Dominated by Warren Rhone’s edgy Texas vocals and Ray Marchese’s powerful guitar, The U-Joints’ sound shows a wide range of musical influences. One can hear heavy doses of rockabilly in one song, punk in another, and in others… both. And in some cases, the songs are just straight-up rock and roll. Yet, the songs never sound cluttered. Somehow, all of these sounds seem to blend together. This makes Straight Out of the Trunk an interesting and very satisfying musical experience.

Each of the six songs on Straight Out of the Trunk is a sonic treat, especially for the hellraisers that have lived the tales that the songs tell. Numbers like “Hellbilly Holiday Weekend” and “U-Joint Boogie” have a rockabilly foundation, but with a hard edge that reminds one more of The Reverend Horton Heat than Carl Perkins. A dark, eerie, western atmosphere is given to “Train Song”: a tale of a man who escapes his life of misery through the sound of the trains passing by. “There’s the Door” is a particularly interesting tune, as while one person could argue that it sounds like a Waylon Jennings song, another could just as legitimately dub it to be a Social Distortion rocker. Either way, it is an EP standout, as is “I Can’t Live Alone”: a song that leaves listeners wondering why it is not being celebrated on rock radio. Finally, “Walkin My Tab,” Trunk’s closer, has a Johnny Cash feel… if the Man in Black were on a heavy dose of speed, that is. A successful combination of country heartbreak and a heavy rebellious rock nature, Straight Out of the Trunk is a major achievement in musical diversity.

While the label “hellbilly” will likely continue to be given to several upcoming bands and artists in the future, The U-Joints actually deserve this honorary distinction. The only downside to the EP is that it leaves listeners wanting more. However, if Straight Out of the Trunk is any indication of what is to come from The U-Joints, their full-length debut will be well worth the wait!

Friday, August 25, 2006

CD REVIEW: JB Beverley and the Wayward Drifters' "Dark Bar in a Juke Box"

Label: Helltrain Records

“I hear that train a ‘comin.” These immortal words by Johnny Cash begin his classic song, “Folsom Prison Blues.” The song was recorded early in The Man in Black’s career, and these opening words forecasted his nearly fifty years as the dominant force in country music. While today’s mainstream country radio bears next to no resemblance to the soulful sound established by Cash and others, in the underground scene, there’s a new train a ’comin to take country back. JB Beverley and The Wayward Drifters are not only on this train, but their debut album, Dark Bar and a Jukebox, establishes them already as preeminent passengers. With a sound that combines the hobo spirit of Jimmie Rodgers, the attitude of Johnny Cash, and the heavy banjo of Bill Monroe, Beverley and the band have created an album that will please any traditional country music fan.

As a songwriter, Beverley shows a great deal of skill. Dark Bar and a Jukebox features several well-crafted songs, both lyrically and musically. There is a lot of variety as well, and many standout tracks. The album begins with the excellent, straight-up fast bluegrass number, “Shoulda Thought About It.” The title track, a to-the-point criticism of today’s country radio, stands up with the best of the songs with a similar message. ”Memories of You” is an old-time country weeper, which could have been written by Hank Williams, Sr. “Before They Get These Cuffs On Me” is a fun, Jimmie Rodgers-esque story song about a bank robber. Beverley pays tribute to the dedicated live supporters of live music in “Going to the Show,” and “Ghost of Old DC” is quite possibly the greatest song ever written about a haunted train. Perfect musically and lyrically, it’s a masterpiece in every way. Finally, the album also features a different sort of “Train Song,” an excellent high-speed rumble down the musical tracks. Listeners can’t help but go along for the ride.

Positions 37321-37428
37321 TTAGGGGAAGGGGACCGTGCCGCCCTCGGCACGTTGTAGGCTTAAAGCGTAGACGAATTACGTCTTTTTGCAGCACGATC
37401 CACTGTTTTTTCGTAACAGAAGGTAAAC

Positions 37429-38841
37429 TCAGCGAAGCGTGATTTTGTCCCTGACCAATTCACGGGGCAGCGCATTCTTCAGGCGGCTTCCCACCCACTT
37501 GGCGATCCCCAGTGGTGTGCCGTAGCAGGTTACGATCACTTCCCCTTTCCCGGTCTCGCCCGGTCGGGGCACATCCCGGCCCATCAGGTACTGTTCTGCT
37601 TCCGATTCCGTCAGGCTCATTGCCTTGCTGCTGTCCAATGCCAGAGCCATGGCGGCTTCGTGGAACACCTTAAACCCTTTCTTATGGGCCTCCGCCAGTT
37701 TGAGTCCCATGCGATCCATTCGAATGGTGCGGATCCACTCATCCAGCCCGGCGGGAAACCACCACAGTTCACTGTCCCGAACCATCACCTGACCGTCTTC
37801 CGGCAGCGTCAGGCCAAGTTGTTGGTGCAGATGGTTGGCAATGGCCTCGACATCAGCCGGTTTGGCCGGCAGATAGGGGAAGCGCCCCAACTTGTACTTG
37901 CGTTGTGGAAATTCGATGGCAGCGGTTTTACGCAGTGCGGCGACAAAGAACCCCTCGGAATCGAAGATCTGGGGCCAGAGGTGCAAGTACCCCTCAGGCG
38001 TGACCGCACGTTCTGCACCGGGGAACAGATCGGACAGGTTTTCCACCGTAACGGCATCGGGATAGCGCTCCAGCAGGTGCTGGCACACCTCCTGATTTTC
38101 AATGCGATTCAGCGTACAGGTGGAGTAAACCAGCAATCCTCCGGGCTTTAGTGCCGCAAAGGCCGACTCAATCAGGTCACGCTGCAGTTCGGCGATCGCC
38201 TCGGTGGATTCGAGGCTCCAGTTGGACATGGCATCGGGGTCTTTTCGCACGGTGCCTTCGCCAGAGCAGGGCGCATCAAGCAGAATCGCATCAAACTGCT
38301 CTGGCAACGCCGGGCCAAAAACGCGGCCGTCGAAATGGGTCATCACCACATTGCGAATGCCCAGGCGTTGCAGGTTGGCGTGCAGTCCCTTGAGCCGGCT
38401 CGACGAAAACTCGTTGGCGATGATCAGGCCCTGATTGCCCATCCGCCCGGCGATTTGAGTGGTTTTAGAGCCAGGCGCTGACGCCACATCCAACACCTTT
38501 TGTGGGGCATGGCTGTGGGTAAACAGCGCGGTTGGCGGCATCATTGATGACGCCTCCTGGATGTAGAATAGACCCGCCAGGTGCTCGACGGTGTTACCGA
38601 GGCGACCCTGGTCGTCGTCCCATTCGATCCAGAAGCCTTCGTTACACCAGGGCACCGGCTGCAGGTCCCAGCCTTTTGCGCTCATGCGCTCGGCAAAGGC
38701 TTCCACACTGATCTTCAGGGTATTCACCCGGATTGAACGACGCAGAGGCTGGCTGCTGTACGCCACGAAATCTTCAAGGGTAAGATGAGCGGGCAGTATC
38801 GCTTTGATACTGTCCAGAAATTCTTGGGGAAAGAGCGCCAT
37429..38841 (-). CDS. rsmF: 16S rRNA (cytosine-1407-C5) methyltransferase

Yet, the album’s greatest tracks find Beverley writing autobiographical episodes. These songs, “Lonesome Loaded and Cold,” “Rainin in Philly,” and “Wayward Drifter” are written with so much heart that even if they aren’t 100%, the listener believes every word. Filled with helplessness, hopelessness, homelessness, and heartbreak, they don’t just pull at one’s heartstrings, they rip them apart.

Of course, the lyrics aren’t the only strength of the album. The music is also tremendous. Beverley and Johnny Ray Carroll, Jr (AKA Johnny Lawless) play a great acoustic guitar and bass, respectively, and the incomparable Dan Mazer (AKA Banjer Dan) handles the banjo, dobro, and mandolin duties. Mazer is incredible, and his signature banjo is essential to the band’s sound. To make these songs even better, Beverley brought in other excellent musical guests as well. The fabulous Donnie Herron of BR549 and Bob Dylan’s current touring band brings his skill with the fiddle, Andy Gibson of Hank Williams III’s Damn Band contributes on steel guitar, and Ronnie McCoury shines when his mandolin is called upon. Fellow underground country traditionalist Kenneth Brian lends his vocal and guitar chops, and some guy who sounds eerily similar to Hank Williams III, credited in the liner notes as “Dixie Coon,” sings with Beverley on a couple songs. Old-timey with an edge, Dark Bar and a Jukebox is a musical pleasure.

Despite Music Row’s attempt to bury it, this 13-song effort by JB Beverley and the Wayward Drifters shows that real country music is very much alive. While all of these songs like they could have been written in the 1930s-1950s, the band gives them a modern, heavy edge, making them accessible to fans of old school country and punk rock alike. 2006 has been a very strong year for traditional country music releases with several more still scheduled, but Dark Bar and a Jukebox ranks right up there with the year’s best. Go ahead and get on the train. The Wayward Drifters send you on a hell of a ride!